Dan Abrams is the chief legal affairs anchor for ABC News and CEO and founder of Abrams Media. He is also the host of the top-rated “Live PD” on the A&E Network and host of “The Dan Abrams Show.” 
David Fisher is the author of more than 20 New York Times bestsellers.

Fred D. Gray is one of the nation’s leading civil rights attorneys and still practices law into his 90's. He was the lawyer for Rosa Parks, Martin Luther King Jr., Jo Ann Robinson, E.D. Nixon, Ralph Abernathy, the Tuskegee Syphilis Experiment plaintiffs, and the Montgomery Bus Boycott leaders, which began the modern Civil Rights Movement. His other legal cases and clients are a “who's-who” of modern legal history that includes the 1960 Alabama Lunch Counter Protest Movement participants, the 1961 Freedom Riders, the 1965 Selma to Montgomery March plaintiffs, civil rights leaders John Lewis and Hosea Williams, and numerous school desegregation and voting rights lawsuits. He resides in Tuskegee, Alabama, and practices law out of offices in both Tuskegee and Montgomery.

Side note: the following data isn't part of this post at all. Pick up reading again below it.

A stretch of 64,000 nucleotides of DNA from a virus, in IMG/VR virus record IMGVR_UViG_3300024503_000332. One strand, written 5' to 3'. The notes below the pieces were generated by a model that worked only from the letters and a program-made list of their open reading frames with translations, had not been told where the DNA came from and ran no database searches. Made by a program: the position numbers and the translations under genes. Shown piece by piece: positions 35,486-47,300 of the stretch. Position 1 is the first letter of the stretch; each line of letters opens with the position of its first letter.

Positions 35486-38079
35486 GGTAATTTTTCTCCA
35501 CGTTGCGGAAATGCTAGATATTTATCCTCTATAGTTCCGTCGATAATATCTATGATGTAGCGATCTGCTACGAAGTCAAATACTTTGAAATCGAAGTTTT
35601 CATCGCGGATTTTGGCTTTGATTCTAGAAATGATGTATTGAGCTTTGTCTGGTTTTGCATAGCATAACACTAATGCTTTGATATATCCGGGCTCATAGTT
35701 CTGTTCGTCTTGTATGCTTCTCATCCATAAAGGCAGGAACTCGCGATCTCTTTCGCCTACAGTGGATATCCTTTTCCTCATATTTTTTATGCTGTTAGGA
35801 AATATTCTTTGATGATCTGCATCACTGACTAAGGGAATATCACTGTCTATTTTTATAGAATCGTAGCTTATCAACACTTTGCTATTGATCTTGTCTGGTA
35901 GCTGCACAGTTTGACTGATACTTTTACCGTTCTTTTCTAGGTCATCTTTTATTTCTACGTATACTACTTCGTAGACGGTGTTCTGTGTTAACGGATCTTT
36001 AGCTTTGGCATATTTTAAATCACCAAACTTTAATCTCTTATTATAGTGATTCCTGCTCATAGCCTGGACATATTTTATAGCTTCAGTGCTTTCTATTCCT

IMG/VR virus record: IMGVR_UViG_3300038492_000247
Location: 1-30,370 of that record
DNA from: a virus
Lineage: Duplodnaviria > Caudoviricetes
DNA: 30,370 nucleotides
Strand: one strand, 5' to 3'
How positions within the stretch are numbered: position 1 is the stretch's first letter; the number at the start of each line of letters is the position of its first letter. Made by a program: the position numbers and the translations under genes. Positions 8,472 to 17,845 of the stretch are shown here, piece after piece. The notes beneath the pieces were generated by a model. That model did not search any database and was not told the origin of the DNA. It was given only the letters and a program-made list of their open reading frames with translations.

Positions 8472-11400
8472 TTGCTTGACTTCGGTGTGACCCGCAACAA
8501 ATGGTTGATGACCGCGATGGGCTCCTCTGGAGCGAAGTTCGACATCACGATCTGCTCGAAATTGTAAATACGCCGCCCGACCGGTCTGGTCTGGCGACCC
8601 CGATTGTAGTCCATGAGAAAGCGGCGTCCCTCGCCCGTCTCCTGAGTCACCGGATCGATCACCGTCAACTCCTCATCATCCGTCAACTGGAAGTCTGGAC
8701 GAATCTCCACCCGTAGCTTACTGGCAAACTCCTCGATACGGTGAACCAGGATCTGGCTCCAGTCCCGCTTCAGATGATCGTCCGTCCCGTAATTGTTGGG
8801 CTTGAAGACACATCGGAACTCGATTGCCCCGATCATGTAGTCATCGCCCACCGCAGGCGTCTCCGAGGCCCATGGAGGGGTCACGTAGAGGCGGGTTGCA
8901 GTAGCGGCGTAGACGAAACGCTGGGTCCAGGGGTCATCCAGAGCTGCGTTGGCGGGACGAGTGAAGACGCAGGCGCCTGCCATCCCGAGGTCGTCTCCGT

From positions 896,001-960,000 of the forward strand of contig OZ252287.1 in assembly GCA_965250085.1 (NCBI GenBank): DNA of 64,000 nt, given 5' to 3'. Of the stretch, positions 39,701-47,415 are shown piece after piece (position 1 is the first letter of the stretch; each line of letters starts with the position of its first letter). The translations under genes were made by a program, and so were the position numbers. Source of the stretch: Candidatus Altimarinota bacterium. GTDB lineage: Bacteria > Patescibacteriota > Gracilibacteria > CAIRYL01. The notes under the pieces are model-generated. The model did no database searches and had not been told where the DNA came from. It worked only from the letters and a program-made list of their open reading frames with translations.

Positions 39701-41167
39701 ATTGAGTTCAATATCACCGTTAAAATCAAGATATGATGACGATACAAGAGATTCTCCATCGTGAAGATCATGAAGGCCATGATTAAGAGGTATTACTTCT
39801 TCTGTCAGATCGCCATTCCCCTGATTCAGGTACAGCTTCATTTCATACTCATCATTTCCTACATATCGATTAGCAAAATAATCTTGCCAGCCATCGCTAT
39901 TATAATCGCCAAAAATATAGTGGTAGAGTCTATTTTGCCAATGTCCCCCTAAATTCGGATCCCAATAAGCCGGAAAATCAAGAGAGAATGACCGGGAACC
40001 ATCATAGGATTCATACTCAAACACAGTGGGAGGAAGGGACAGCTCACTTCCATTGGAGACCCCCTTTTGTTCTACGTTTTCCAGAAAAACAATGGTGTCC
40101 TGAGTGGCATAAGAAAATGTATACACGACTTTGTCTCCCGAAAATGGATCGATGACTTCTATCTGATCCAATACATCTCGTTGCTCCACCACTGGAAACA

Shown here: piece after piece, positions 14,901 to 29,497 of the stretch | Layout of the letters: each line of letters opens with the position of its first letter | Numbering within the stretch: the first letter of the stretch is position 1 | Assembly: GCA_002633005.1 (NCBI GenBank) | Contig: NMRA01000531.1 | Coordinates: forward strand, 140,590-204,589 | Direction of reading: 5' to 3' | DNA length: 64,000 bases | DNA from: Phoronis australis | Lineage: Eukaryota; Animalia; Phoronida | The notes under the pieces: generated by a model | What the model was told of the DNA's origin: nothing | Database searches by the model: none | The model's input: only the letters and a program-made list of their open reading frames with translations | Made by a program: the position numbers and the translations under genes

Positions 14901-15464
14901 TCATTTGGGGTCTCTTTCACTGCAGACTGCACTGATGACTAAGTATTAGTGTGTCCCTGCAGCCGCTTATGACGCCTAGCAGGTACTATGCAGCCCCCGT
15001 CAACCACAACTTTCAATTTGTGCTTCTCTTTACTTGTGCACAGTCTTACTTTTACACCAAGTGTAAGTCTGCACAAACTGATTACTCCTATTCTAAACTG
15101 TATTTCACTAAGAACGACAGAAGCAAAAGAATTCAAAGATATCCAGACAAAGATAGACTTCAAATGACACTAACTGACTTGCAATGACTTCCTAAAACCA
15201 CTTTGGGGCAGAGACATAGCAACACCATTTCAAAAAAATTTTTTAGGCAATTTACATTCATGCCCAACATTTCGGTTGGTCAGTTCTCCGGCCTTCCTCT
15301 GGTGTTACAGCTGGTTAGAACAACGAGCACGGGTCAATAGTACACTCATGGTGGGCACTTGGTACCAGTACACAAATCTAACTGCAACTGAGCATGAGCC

Purchase the book: Alabama v King is available for purchase in most local book retailers, and at Amazon and numerous other online locations. 

News media contact: Kenneth Mullinax at ASU, 334-229-4104.